The scholarly purpose of the volume is to restate and describe the historical reception of John Duns Scotus’ meta-physics, which, by taking the real concept of “being as being” as the first object of first philosophy, laid the ground-work for what scholars have called “the second beginning of metaphysics” in Western philosophy.
Scotus outlined a theory of transcendental concepts that includes an analysis of the concept of being and its prop-erties, and a general analysis of modalities and intrinsic modes, paving the way for a view of metaphysics as a sci-ence of “possible being.” From the fourteenth to the eighteenth century Scotists invented and developed special concepts that could embrace both real being and the being of reason. The investigation of the metaphysics of the transcendentals by subsequent thinkers who were guided by Scotus is the central focus of the present collective book.
The Lost Mirror traces cultural patterns in which the interpretation of learning and education was developed against the backdrop of Hebrew thought.
The appreciation of learning is deeply rooted in the Hebrew way of thinking. Learning is understood as an open and history-conscious engagement of man with culture. The consciousness of history is shaped by the motif of the unavailability of the “other” and the difference to this “other”. This “other” is traditionally remembered as “God”, but may also be reflected in the motifs of the other person or the other society. The Lost Mirror reminds us
of a deficit, which is that in our everyday thinking and everyday action, we usually hide, forget and partly suppress the meaning and presence of the unavailable other. The book approaches this thinking through portraits of people such as Hannah Arendt, Leo Baeck, Walter Benjamin, Agnes Heller, Emanuel Levinas, and others.
Medicine, ethics, and theology embrace various ideas and concepts regarding human suffering – ranging from pain, suffering from loneliness, a lack of meaning or finitude, to a religious understanding of suffering, grounded in a suffering and compassionate God.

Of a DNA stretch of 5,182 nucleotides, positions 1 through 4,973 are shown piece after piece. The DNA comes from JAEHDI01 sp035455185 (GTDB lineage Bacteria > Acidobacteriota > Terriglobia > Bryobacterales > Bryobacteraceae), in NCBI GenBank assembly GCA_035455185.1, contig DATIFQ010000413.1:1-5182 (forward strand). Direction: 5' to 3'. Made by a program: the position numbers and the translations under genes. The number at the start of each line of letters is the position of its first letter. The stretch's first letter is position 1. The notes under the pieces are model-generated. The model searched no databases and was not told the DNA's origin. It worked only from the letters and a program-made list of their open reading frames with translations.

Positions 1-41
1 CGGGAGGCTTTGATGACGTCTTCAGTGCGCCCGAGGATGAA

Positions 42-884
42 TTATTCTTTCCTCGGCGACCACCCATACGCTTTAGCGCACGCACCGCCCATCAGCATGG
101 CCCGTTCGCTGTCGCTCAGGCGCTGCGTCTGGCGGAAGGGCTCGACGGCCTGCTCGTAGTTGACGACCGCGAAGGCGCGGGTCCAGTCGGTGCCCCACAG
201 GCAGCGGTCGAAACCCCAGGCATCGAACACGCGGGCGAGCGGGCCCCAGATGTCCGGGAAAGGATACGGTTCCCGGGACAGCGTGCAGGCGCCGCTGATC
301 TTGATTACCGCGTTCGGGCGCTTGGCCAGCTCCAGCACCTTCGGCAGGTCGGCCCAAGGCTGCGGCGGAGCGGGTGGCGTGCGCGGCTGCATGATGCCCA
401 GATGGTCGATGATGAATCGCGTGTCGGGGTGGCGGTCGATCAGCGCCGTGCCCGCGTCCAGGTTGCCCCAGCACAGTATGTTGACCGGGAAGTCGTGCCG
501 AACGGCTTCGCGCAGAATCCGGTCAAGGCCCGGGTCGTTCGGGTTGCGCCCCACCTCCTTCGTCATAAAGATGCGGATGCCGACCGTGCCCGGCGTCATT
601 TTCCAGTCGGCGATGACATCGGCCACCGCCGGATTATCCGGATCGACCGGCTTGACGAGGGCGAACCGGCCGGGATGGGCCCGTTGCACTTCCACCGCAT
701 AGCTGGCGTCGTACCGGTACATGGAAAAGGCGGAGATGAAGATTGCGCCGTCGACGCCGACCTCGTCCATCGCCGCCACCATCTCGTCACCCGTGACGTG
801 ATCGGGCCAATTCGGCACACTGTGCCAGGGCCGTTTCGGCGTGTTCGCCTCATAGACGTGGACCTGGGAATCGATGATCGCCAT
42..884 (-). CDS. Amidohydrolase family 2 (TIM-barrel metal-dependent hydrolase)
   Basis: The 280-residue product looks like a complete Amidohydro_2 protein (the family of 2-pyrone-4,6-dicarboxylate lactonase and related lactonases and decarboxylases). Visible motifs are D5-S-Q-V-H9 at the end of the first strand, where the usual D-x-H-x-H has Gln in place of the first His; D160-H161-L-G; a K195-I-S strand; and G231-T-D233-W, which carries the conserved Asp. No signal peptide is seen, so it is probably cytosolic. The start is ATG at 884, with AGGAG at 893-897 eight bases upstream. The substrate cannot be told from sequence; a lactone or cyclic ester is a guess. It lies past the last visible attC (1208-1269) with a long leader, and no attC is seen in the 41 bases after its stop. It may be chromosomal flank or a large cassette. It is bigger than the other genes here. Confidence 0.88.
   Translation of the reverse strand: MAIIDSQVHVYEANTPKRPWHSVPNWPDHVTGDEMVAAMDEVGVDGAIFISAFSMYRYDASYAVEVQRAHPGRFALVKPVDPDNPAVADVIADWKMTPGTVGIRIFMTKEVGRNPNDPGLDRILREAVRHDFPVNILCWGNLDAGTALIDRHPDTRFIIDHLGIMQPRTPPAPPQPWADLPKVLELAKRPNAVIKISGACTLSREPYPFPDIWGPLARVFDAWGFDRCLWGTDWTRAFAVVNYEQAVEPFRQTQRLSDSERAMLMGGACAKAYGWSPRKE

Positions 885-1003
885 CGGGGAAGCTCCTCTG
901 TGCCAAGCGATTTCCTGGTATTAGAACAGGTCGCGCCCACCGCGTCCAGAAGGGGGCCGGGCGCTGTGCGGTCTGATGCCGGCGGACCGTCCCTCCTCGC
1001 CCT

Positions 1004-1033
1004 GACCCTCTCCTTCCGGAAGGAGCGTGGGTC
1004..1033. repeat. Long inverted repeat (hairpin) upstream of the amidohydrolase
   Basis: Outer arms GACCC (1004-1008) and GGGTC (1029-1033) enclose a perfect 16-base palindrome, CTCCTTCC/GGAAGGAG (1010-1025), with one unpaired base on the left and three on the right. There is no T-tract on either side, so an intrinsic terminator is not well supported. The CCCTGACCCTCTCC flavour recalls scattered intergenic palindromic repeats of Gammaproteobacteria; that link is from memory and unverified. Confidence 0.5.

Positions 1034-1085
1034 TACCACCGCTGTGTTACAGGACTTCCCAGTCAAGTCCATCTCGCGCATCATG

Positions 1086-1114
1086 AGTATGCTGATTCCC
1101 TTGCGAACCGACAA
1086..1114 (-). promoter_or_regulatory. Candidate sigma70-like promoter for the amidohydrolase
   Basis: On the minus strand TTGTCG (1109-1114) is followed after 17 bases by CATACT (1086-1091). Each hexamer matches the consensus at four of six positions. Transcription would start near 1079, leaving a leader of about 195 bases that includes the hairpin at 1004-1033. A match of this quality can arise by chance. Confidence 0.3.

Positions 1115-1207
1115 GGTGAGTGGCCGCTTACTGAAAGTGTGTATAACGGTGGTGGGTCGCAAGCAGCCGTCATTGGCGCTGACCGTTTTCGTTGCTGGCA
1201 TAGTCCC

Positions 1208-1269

In the practices of clinical medical ethics and health care chaplaincy, these diverse concepts overlap. What kind of conflicts arise from different concepts in patient care and counseling, and how should they be dealt with in a reflective way? Fostering international interdisciplinary scientific conversations, the book aims to deepen the discussion in medical ethics concerning the understanding of suffering, and the caring and counseling of patients.
Democracy and Electoral Politics in Zambia aims to comprehend the current dynamics of Zambia’s democracy and to understand what was specific about the 2015/2016 election experience. While elections have been central to understanding Zambian politics over the last decade, the coverage they have received in the academic literature has been sparse. This book aims to fill that gap and give a more holistic account of contemporary Zambian electoral dynamics, by providing innovative analysis of political parties, mobilization methods, the constitutional framework, the motivations behind voters’ choices and the adjudication of electoral disputes by the judiciary. This book draws on insights and interviews, public opinion data and innovative surveys that aim to tell a rich and nuanced story about Zambia’s recent electoral history from a variety of disciplinary approaches.
Contributors include: Tinenenji Banda, Nicole Beardsworth, John Bwalya, Privilege Haang’andu, Erin Hern, Marja Hinfelaar, Dae Un Hong, O’Brien Kaaba, Robby Kapesa, Chanda Mfula, Jotham Momba, Biggie Joe Ndambwa, Muna Ndulo, Jeremy Seekings, Hangala Siachiwena, Sishuwa Sishuwa, Owen Sichone, Aaron Siwale, Michael Wahman.
The current erotic landscape is contradictory: While the West sees greater sexual and erotic freedom than ever, there is also a movement to restrict the behaviour of various sexual minorities.
Expanding and Restricting the Erotic addresses the way in which the erotic has been constrained and freed, both historically and at present. Topics range from the troubling way in which the mainstream media represents the erotic, to the concept of friends with benefits. Other chapters explore female eroticism, from contemporary female hip hop artists to Latin American women seeking to express their eroticism in the midst of sexual repression. Medieval and Early Modern medical conceptions of the female body are explored, as are ancient Greek erotic practices. Finally, the controversial area of teenage girls’ erotic representation is analysed.